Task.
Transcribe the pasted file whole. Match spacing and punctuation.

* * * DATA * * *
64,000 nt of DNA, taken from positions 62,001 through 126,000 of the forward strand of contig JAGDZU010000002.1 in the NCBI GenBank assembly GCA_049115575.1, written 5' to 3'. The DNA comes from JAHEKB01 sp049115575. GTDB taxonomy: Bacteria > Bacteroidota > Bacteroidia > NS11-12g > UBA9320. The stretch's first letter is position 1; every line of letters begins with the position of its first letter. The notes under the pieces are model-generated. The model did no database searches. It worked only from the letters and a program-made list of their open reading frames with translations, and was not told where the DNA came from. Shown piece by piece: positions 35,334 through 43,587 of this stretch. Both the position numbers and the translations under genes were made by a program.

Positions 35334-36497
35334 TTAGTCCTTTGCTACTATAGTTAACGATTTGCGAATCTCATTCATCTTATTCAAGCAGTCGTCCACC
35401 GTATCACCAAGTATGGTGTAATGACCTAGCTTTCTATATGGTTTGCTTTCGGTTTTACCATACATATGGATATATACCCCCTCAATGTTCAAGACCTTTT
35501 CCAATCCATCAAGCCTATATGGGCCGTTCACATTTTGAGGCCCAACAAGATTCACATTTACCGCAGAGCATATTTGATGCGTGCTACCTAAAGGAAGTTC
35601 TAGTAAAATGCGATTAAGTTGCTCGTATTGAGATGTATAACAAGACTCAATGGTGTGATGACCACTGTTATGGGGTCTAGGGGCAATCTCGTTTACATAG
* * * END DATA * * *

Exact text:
64,000 nt of DNA, taken from positions 62,001 through 126,000 of the forward strand of contig JAGDZU010000002.1 in the NCBI GenBank assembly GCA_049115575.1, written 5' to 3'. The DNA comes from JAHEKB01 sp049115575. GTDB taxonomy: Bacteria > Bacteroidota > Bacteroidia > NS11-12g > UBA9320. The stretch's first letter is position 1; every line of letters begins with the position of its first letter. The notes under the pieces are model-generated. The model did no database searches. It worked only from the letters and a program-made list of their open reading frames with translations, and was not told where the DNA came from. Shown piece by piece: positions 35,334 through 43,587 of this stretch. Both the position numbers and the translations under genes were made by a program.

Positions 35334-36497
35334 TTAGTCCTTTGCTACTATAGTTAACGATTTGCGAATCTCATTCATCTTATTCAAGCAGTCGTCCACC
35401 GTATCACCAAGTATGGTGTAATGACCTAGCTTTCTATATGGTTTGCTTTCGGTTTTACCATACATATGGATATATACCCCCTCAATGTTCAAGACCTTTT
35501 CCAATCCATCAAGCCTATATGGGCCGTTCACATTTTGAGGCCCAACAAGATTCACATTTACCGCAGAGCATATTTGATGCGTGCTACCTAAAGGAAGTTC
35601 TAGTAAAATGCGATTAAGTTGCTCGTATTGAGATGTATAACAAGACTCAATGGTGTGATGACCACTGTTATGGGGTCTAGGGGCAATCTCGTTTACATAG